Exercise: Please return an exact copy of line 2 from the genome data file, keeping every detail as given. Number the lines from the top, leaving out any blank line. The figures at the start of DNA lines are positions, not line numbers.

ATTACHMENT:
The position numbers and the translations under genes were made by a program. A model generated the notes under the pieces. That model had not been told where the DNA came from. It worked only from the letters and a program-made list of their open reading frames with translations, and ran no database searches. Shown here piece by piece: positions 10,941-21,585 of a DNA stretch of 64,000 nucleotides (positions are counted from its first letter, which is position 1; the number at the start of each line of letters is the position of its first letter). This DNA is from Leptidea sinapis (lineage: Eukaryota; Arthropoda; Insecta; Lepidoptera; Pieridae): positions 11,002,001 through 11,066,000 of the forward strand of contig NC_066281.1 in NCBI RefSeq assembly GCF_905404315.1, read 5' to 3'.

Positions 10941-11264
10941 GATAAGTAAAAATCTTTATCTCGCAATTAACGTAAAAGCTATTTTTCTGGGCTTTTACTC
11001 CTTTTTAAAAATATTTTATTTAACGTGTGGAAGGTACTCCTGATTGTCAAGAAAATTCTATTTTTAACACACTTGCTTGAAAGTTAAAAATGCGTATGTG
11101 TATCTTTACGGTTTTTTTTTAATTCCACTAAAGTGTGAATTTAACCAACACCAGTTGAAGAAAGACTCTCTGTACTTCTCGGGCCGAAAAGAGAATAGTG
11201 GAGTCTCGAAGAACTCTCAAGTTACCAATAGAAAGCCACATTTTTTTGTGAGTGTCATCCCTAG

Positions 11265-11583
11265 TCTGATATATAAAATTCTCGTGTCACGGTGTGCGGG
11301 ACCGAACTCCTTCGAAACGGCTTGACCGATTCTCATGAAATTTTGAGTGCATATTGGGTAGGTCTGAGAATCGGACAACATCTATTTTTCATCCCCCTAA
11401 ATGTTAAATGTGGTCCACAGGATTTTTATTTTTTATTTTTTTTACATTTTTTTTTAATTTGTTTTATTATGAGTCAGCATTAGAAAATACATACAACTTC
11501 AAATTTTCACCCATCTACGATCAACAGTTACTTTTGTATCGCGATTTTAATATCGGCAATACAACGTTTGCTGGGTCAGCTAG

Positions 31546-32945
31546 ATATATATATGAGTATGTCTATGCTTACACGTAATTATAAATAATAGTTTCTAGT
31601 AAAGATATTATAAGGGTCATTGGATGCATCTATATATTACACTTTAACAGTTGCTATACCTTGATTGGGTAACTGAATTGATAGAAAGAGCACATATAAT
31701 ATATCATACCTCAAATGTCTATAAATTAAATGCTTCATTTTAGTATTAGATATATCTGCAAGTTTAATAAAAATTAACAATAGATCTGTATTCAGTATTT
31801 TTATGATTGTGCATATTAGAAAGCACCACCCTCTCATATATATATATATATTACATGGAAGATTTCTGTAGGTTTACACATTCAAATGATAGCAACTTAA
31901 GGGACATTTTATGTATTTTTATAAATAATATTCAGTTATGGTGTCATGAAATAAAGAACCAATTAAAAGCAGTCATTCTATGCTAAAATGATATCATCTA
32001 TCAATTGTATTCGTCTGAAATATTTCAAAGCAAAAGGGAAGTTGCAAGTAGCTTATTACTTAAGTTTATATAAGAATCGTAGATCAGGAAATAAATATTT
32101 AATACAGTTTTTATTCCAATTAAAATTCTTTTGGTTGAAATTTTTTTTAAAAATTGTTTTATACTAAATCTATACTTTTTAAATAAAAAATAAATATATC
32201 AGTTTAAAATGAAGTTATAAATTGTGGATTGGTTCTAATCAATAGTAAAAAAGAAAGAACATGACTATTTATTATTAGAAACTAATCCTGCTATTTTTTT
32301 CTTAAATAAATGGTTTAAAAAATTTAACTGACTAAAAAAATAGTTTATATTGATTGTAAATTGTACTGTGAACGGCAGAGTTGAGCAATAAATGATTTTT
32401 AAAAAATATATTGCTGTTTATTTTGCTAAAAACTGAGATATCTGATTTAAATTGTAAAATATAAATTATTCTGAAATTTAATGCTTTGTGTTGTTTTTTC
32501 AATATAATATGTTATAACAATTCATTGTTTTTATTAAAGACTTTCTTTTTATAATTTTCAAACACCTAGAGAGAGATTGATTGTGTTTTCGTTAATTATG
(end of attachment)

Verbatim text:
Positions 10941-11264